In LMICs, a range of factors such as poverty, conflict exposure, malnutrition, gender-based violence and social inequalities influence the prevalence, incidence and prevention strategies of CMHCs.6–10 Described as social determinants of mental health, these factors are the social and economic conditions that may have a direct influence on the prevalence and severity of mental disorders across the life course.11–13 Evidence suggests that CMHCs are strongly socially determined among populations worldwide.14

The COVID-19 pandemic has emerged as an additional public health crisis within an already complex setting of psychological distress.15–17 The pandemic has not only exacerbated existing psychological challenges but has also significantly affected the social determinants of mental health.18

In LMICs, the gap between persons in need of mental health interventions and those accessing such services is large, with a high burden associated with CMHCs.19 Reports from the WHO highlight persistent disparities in mental health resource availability, significant differences between high-income and low-income countries as well as across regions. They emphasise the need for sustained national-level investment in mental healthcare policies, plans, health services and monitoring systems.20 Therefore, the global mental health community advocates for the implementation of prevention strategies as an important opportunity for addressing this mental health gap.21

Prevention is an approach aimed at reducing the likelihood of future disorders in the general population or for people who are identified as being at risk of a disorder.22 23 Psychological prevention interventions in LMICs includes brief, straightforward interventions, mostly delivered via a task-shifting approach defined by the WHO as the rational redistribution of tasks among health workforce teams.24 Specific functions are shifted and reallocated, where appropriate, from highly qualified health professionals (such as psychiatric, psychotherapists) to health workers with shorter training and fewer qualifications.

Preventive strategies can range from universal, selective and/or indicated interventions according to the Institute of Medicine (IOM) Framework.22 25 Specifically, universal prevention includes strategies for the whole population, independently from the exposure to risk factors. Selective prevention targets high risk subpopulations based on identifiable risk factors26 and indicated prevention focuses on individuals with increased vulnerability for a disorder (ie, increased psychological symptoms) but not meeting the criteria for a full-blown mental health condition.22 25 Psychological interventions are widely used in the prevention of CMHCs, as highlighted by the Mental Health Gap Action Program Intervention Guide.27 These interventions offer practical support, aimed at enhancing coping strategies, hope and resilience. Two recent Cochrane reviews focused on the effectiveness of prevention interventions. A systematic review of 113 randomised controlled trials (RCTs) with 32 992 participants across 39 LMICs identified a positive effect of prevention interventions on symptoms of depression (SMD −0.69, 95% CI −1.08 to −0.30), anxiety (MD −0.14, 95% CI −0.27 to −0.01) and PTSD (SMD −0.24, 95% CI −0.41 to −0.08) for adult populations.28 Accordingly, a Cochrane review focused on prevention interventions in humanitarian settings, found that psychological counselling may be effective for reducing depressive symptoms (MD −7.50, 95% CI −9.19 to −5.81) and anxiety symptoms (MD −6.10, 95% CI – 7.57 to −4.63) among individuals without a formal mental health diagnosis.29 However, none of the included RCTs provided data on the efficacy of interventions to prevent the onset of CMHCs (ie, incidence).30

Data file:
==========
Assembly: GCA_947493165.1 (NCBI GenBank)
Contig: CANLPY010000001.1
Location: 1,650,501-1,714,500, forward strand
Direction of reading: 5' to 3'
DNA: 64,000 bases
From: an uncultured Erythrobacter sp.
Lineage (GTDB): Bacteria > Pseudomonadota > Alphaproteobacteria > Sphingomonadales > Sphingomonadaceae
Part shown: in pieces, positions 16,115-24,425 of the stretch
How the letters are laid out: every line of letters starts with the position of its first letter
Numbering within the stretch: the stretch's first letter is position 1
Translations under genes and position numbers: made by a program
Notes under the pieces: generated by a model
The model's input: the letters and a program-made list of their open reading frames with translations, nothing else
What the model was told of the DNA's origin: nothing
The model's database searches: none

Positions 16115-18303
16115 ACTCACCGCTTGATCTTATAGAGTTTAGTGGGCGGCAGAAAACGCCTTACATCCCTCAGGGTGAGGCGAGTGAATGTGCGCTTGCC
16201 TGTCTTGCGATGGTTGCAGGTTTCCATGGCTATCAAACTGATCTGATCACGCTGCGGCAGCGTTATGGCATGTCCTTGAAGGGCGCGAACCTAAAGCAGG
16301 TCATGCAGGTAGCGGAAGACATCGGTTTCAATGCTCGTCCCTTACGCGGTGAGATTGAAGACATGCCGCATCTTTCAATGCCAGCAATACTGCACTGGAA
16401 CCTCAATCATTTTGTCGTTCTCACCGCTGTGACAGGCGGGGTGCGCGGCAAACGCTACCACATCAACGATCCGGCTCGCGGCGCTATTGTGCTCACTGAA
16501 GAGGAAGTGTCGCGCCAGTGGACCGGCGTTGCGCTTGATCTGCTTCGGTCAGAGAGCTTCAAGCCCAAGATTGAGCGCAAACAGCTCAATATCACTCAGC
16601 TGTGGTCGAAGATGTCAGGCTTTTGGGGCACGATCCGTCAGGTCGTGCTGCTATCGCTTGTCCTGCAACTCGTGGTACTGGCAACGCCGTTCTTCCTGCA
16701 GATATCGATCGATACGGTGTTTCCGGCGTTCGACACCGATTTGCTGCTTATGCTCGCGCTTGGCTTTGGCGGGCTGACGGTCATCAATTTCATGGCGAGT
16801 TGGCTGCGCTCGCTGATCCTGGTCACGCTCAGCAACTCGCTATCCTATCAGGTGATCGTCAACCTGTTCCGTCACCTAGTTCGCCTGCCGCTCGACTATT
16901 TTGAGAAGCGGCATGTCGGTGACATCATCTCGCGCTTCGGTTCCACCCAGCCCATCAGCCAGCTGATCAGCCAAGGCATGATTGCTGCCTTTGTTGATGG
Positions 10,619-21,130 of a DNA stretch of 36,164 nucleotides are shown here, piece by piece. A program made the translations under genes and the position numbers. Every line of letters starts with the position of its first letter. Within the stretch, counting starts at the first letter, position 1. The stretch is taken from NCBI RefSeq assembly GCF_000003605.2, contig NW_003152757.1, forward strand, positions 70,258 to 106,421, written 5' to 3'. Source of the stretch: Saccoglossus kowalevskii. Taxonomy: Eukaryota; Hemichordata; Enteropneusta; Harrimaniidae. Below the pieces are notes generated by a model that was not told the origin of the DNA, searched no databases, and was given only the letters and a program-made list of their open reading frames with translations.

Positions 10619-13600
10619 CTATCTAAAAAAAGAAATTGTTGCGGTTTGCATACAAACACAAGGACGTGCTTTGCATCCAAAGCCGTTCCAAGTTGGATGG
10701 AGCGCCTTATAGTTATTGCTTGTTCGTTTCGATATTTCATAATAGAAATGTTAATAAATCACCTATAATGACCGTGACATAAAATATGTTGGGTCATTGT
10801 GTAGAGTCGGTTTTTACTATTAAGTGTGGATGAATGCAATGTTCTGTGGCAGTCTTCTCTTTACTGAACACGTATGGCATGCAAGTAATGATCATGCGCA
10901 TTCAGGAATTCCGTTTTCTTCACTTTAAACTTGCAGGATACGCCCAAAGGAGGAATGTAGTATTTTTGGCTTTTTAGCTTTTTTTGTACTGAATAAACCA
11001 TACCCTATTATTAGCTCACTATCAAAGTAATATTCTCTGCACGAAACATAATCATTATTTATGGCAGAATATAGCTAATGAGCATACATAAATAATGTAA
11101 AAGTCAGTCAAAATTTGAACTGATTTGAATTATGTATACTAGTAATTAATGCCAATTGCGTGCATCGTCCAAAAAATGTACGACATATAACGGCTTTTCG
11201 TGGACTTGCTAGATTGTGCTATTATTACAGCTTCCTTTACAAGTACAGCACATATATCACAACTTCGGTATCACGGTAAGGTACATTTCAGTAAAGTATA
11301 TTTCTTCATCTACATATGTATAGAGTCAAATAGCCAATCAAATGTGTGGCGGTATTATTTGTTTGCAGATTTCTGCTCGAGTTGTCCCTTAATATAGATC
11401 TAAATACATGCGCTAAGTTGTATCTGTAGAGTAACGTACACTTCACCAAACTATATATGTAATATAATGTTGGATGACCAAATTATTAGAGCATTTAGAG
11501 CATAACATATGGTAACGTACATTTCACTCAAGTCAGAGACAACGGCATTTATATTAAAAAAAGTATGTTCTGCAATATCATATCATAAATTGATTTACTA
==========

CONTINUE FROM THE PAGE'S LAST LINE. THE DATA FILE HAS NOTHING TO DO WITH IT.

A recent Lancet Commission sought to align global mental health efforts with sustainable development goals and emphasised the importance of efforts to prevent mental health disorders.21 While there is preliminary evidence supporting the effectiveness of psychological interventions28 and programmes targeting the social determinants of mental health31 in preventing mental health disorders, there is a notable absence of systematic reviews of trials combining social (ie, seeking to change or improve a social determinant of mental health) and psychological components. Only through our review we can understand the efficacy of both ingredients (ie, psychological, and social) and approach a ‘component’ meta-analysis.

This systematic review and meta-analysis aims to comprehensively evaluate the impact of interventions that include psychological ingredients and target the social determinants of mental health.

Method and analysis